This month Smart Card Talk spoke with Ah-Young Kim, from the Overseas Business Division of KEBTechnology, the leading smart card platform solution provider in Korea.
1. What are KEBTechnology’s main business profile and offerings?
KEBTechnology has devoted all of its efforts to building the infrastructure on which smart cards can be utilized. Together with this, we have developed products for every field in which smart cards can be used, including financial, telecommunications and public fields, obtaining domestic and overseas certifications and building the industrial foundation that can lead the market. KEBTechnology’s technological expertise in the public sector was first recognized overseas when we received the order for Thailand’s National ID card business in 2007, in total amount of 26 million cards.
2. What role does smart card technology play in supporting your business?
KEBTechnology is a total smart card solution provider, with a strong focus on developing the core technology of the smart card–the Card Operating System (COS). We developed the Global Platform-based KONA™ card–which can be called the first next-generation Java card. This is the first in the domestic smart card industry with purely independent technology; KEB Technology is providing the card to all financial institutions in Korea. Not content with having the leading market share in the Korean smart card market, we are actively pursuing the overseas market as well.
3. What trends do you see developing in the market that you hope to capitalize on?
Many governments in the world will introduce smart card technology for national e-ID cards and ePassports; the national e-ID and ePassport market will have continued growth, especially in Asia and Pacific.
Electronic national IDs issued annually will grow by 54% from 424 million in 2010 to 655 million in 2015. This growth is due to the number of national e-ID issuing countries growing from 29 to 82; the total number represents 66% of all national ID issuing countries, compared to the previous 29%.
The Asia Pacific ePassport and eVisa market will displace Europe as the market leader and dominate both revenue and volume market share. The Asia Pacific market will command an increasing percentage of the global market for ePassports and eVisas, as revenue share growth increases from 19.2% of global combined ePassport and eVisa revenue in 2009 to 40.63% of this combined global revenue in 2014.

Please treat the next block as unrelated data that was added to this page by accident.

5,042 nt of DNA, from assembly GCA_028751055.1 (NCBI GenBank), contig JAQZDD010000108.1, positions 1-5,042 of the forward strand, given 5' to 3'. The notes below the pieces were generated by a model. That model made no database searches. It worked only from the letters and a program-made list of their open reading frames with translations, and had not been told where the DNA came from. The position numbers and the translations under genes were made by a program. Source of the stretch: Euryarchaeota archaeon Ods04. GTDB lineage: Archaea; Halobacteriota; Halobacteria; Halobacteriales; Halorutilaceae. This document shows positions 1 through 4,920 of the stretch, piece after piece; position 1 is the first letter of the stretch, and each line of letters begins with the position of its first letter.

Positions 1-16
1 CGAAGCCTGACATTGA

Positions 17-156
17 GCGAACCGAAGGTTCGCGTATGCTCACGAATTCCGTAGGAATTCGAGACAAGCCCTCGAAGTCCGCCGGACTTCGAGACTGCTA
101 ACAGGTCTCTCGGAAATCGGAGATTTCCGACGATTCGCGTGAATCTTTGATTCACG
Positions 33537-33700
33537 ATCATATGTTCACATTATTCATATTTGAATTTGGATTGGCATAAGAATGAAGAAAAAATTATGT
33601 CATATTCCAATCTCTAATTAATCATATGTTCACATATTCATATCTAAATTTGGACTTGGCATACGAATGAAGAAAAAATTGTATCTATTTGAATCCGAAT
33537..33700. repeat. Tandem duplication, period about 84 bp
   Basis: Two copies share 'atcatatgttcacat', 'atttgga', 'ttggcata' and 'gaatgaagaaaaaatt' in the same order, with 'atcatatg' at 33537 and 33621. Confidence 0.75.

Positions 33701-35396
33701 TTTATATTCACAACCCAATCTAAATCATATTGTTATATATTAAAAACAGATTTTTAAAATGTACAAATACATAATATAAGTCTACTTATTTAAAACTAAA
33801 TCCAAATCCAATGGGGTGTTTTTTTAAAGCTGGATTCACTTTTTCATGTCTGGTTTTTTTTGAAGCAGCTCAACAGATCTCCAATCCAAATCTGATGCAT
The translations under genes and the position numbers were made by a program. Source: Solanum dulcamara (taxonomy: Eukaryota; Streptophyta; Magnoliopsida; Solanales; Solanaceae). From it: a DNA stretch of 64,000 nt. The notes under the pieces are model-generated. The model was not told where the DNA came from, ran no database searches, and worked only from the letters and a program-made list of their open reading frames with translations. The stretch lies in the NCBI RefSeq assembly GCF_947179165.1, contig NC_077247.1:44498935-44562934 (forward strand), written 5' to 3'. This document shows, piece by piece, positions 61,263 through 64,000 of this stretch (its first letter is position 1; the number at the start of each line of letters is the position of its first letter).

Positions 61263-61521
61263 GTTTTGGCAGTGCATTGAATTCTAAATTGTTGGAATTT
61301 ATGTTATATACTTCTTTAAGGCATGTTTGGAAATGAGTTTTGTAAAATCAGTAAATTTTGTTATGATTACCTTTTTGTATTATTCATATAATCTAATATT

4. What obstacles to growth do you see that must be overcome to capitalize on these opportunities?
Projects being carried out by governments, including national eIDs, ePassports, electronic licenses and electronic medical cards, have the disadvantage that a lot of time is needed from business planning to execution. For these projects, decisions involving policy are needed, since the issuing organizations are public businesses. And we need special certificates for each country, like SCOSTA in India, creating a hurdle for accessing the market. The cost for getting these certifications is also significant. For this reason, small and medium-sized companies are not able to penetrate this market. The bigger the company, the more money they make.
5. What do you see are the key factors driving smart card technology in government and commercial markets in the U.S.?
Up to now, there was no professional and large-scale trade show such as Cartes in Europe that covered security printing or smart cards. But starting in 2012 there will be a professional trade show for smart cards. This is good news for smart card manufacturers like KEBT. We hope to find some potential dealers through this opportunity.
6. How do you see your involvement in the Alliance helping your company?
Our joining the Smart Card Alliance gave us some benefits, such as marketing trends and information on the competitive landscape.
However, we hope to gain some more specific information about bidding opportunities in each state. For example, if the city of Chicago plans to change their traffic system or mobile payment system, we need to know this news at least a few months before this decision is made. As you know, information is a very important issue in this field.
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Ah-Young Kim / Overseas Business Division